There they kneel, holding icons while elders bless them with bread and salt.In some weddings, a procession circles the bride, who carries a staff.Women may be considered potentially unclean ( marime ); in the past a woman had to take care not to brush the man accidentally with her skirts, which could pollute him.This was, however, also a source of female power, for a woman could avenge herself on a man by lifting her skirts before or over him.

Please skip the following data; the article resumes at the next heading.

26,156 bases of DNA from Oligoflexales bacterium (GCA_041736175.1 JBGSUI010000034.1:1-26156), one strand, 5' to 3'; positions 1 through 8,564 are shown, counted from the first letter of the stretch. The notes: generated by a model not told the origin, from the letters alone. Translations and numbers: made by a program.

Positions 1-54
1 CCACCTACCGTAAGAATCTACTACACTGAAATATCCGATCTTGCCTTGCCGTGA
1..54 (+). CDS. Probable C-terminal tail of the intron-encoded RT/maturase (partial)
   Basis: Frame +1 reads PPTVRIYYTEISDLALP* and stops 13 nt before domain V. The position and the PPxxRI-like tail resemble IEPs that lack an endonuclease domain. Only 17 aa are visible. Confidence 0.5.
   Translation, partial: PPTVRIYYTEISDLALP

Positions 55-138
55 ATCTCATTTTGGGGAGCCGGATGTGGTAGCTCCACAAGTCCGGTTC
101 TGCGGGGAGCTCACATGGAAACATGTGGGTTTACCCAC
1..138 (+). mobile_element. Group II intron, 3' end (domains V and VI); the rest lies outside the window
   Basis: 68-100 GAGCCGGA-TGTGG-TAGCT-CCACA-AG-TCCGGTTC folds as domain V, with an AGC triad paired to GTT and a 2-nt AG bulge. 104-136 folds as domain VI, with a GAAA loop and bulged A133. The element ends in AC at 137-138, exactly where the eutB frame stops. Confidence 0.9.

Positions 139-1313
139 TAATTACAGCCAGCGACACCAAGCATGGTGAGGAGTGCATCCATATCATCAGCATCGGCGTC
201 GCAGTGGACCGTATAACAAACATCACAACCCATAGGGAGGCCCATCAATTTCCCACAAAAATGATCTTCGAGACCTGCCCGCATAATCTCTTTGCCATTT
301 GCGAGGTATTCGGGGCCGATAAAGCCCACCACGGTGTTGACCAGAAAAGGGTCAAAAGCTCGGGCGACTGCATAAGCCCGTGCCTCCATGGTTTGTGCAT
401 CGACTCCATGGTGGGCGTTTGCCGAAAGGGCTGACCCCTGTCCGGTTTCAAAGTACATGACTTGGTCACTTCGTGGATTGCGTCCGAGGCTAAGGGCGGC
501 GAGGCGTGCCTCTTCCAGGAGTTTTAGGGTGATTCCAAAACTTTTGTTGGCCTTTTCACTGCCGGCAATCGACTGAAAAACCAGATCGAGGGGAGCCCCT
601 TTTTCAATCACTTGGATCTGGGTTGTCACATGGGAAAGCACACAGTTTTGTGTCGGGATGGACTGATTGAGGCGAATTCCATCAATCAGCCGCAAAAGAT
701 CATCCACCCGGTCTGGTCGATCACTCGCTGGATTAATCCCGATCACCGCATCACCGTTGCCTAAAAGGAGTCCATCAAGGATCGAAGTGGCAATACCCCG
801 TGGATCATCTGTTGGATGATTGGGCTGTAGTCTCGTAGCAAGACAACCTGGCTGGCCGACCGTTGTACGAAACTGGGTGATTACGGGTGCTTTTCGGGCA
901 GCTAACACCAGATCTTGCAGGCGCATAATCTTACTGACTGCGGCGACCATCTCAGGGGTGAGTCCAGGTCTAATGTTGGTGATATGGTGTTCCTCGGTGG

Among rural and nomadic groups, extended families may stay together, living in adjoining houses.Gold, especially, is prized as a gift between generations. Gypsy families prefer not to turn their children over to day-care centers, although urban women, like other Soviet women who work outside the home, may do so.Women are responsible for most child care, but often they do not care for the children alone; in the country relatives are always nearby, and in the city visits are frequent.The prime loyalty is to the family: Roma may consider other nationalities to be insufficiently family-oriented.Training in skills begins quite early, and children help their parents in whatever is the family occupation, be it dancing, carpentry, or something else.These are attributes they learn to appreciate early in their childhood.Religion plays an important role in the life of the Romanian people. Their religion was suppressed for more than 20 years under communism (Nicolae Ceausescu’s dictatorship).Romani is learned at home, Russian outside the home.There may be conflicts between Romani and Russian (and formerly, Soviet) values, especially for those who receive more schooling. Rom (man) and romni (woman) also mean "husband" and "wife." Roma avoid Soviet ceremonies and have their own interesting wedding ceremonies, which are strictly observed, even in big cities. On this day there is a mock negotiation of bride-price, or sometimes a mock abduction: the groom's friends and family storm the bride's home, which is barricaded by the bride's family.These ceremonies blend Orthodox wedding ritual and Gypsy custom. The bride and groom arrive separately at the church; after they have been "crowned," they travel together to the reception.